What he's saying is a jQuery plugin is JavaScript. It might do one of a million things. Or more than one. (Presumably it has to do at least one thing). One of those many things it might do is extend jQuery. That's nothing it has to do, but it might. The fact that you consider it not just a bit of JavaScript but a jQuery plugin, and you want it listed on the jQuery plugins site means you need to put 'jquery.' in the name. And as @scottgonzalez pointed out, this is a convention as old as jQuery plugins themselves, even if it wasn't one enforced by the previous version of the plugins site. There will be breaking changes. The previous version of the site let you log in with a username and password and upload files. Just because that site always let you do that, doesn't mean the new one will. But there's no room to say that plugins that were listed previously (assuming they were in fact plugins) now no longer have a home.

No, we've been talking about the reasoning behind the prefix in filenames. It seems to be there to indicate that something is a jquery plugin but the definition of a plugin is pretty vague and based on perception. Someone seeing A. as B. shouldn't make it a B, or vice-versa since that would mean the script won't even be indexed.

@rdworth
rdworth added a note

If you want to list something on the jQuery plugins site you have to be willing to call it a jQuery plugin. If you are, it is B. It doesn't matter that someone else may not have written it in that way, or at all. Or maybe they would simply write it as a piece of JavaScript, not as a jQuery plugin, not use jQuery, etc. The point is, not every arbitrary piece of JavaScript that's reusable can or should be listed on the jQuery plugins site. What should be listed on the jQuery plugins site are things that the author considers a jQuery plugin.

Makes sense, that's how it has always worked. But as far as the prefix in filenames goes I'm not a fan of encouraging it. The only times when that makes sense to me is whenever a script does extend the jQuery global, where it is a C. Scripts that don't extend but heavily depend on jQuery and perhaps some other scripts are not something I'd prefix with jquery, even though most people would consider them jquery plugins.

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+ <li>Check the site to see if the name you want is available, before getting your heart set on a name that's already taken.</li>
+</ul>
+
+<h2>First Come, First Serve</h2>
+
+<p>Names are registered on a first come, first serve basis. Registering a name happens automatically the first time you <a href="/publish">publish a release</a> of your plugin. You cannot reserve a name prior to releasing your plugin. Once you've registered a name, you are the sole owner of that name. Nobody else will be able to publish a release using the same name. There is no limit on how many plugins/names a single person may register, but all plugins must be legitimate.</p>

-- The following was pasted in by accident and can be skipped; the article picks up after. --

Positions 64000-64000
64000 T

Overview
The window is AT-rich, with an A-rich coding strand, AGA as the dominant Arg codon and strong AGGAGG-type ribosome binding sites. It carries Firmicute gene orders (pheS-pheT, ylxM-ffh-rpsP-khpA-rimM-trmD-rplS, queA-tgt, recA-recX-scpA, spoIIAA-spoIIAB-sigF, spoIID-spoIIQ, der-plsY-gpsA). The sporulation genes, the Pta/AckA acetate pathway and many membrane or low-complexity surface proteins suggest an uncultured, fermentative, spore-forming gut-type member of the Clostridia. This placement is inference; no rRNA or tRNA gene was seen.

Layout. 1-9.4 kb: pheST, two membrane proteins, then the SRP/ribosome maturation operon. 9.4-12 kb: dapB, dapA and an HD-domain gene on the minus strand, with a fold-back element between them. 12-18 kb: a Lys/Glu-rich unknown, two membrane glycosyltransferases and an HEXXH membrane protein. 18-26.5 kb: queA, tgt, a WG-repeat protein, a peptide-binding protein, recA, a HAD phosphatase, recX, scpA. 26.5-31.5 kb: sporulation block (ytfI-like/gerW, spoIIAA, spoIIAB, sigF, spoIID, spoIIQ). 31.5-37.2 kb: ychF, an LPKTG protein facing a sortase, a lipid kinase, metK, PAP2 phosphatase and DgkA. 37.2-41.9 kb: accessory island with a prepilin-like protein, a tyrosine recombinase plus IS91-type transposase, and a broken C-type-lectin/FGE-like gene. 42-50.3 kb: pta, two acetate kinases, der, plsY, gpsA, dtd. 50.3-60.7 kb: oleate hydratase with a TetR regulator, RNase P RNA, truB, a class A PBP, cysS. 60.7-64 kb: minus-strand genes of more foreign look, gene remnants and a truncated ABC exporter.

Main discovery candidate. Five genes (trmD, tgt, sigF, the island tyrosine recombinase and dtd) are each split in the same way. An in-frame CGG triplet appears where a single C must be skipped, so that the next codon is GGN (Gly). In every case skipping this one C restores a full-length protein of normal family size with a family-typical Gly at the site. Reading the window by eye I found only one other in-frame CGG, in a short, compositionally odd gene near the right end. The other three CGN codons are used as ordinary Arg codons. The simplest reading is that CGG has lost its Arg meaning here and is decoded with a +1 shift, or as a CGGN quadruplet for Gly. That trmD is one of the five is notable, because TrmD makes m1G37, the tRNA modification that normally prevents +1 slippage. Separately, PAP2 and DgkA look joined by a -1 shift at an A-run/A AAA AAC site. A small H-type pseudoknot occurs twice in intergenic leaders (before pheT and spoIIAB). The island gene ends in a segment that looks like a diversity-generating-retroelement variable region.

+
+<h2>Transferring Ownership</h2>
+
+<p>While most plugins will only ever have one owner, there are times when the original owner may move on to other projects and wish to transfer ownership to someone else. There is currently no automated process for this, the original owner must contact a <a href="http://jquery.org/team">jQuery team member</a>, prove ownership and indicate who the new owner should be.</p>
+
+<p>In the case of an abandoned plugin where the original owner is no longer active, the jQuery team can choose to change ownership at their discretion. These will indeed be a rare occurrence, likely requiring an event such as _why or Mark Pilgrim's infosuicide.</p>
+
+<h2>Prefixes & Plugin Suites</h2>
+
+<p>Certain prefixes will also be blacklisted for individual plugins. Large projects which include many plugins in a single repository, such as <a href="http://jqueryui.com">jQuery UI</a>, are registered as suites. Each suite is required to have a unique prefix and all of their plugin names must use that prefix. As such, no other plugin may use a name with a suite's prefix. Suites must be manually vetted by the jQuery team.</p>
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57 src/wordpress.js
@@ -1,4 +1,5 @@
-var mysql = require( "mysql" ),
+var fs = require( "fs" ),
+ mysql = require( "mysql" ),
Step = require( "step" ),
config = require( "./config" );
@@ -459,6 +460,60 @@ var wordpress = module.exports = {
setMeta( info.insertId, "_wp_page_template", "post-receive.php", this );
},
+ // find all documentation pages to create
+ function( error ) {
+ if ( error ) {
+ return fn( error );
+ }
+
+ fs.readdir( path.resolve( __dirname, "../pages" ), this );
+ },
+
+ // read in documentation pages
+ function( error, files ) {
+ if ( error ) {
+ return fn( error );
+ }
+
+ this.parallel()( null, files );
+ var group = this.group();
+ files.forEach(function( file ) {
+ fs.readFile( path.resolve( __dirname, "../pages", file ), "utf8", group() );
+ });
+ },
+
+ // generate documentation pages
+ function( error, files, contents ) {
+ if ( error ) {
+ return fn( error );
+ }
+
+ var group = this.group();
+ contents.forEach(function( content, i ) {
+ var lines = content.split( "\n" ),
+ title = lines.shift();
+ lines.shift();
+ createPost({
+ name: "_" + files[ i ],
+ title: title,
+ content: lines.join( "\n" ),
+ date: new Date()
+ }, group() );
+ });
+ },
+
+ // set page template for documentation pages
+ function( error, pageIds ) {
+ if ( error ) {
+ return fn( error );
+ }
+
+ var group = this.group();
+ pageIds.forEach(function( id ) {
+ setMeta( id, "_wp_page_template", "blank-page.php", group() );
+ });
+ },
+
// clear rewrite rules
function( error ) {
if ( error ) {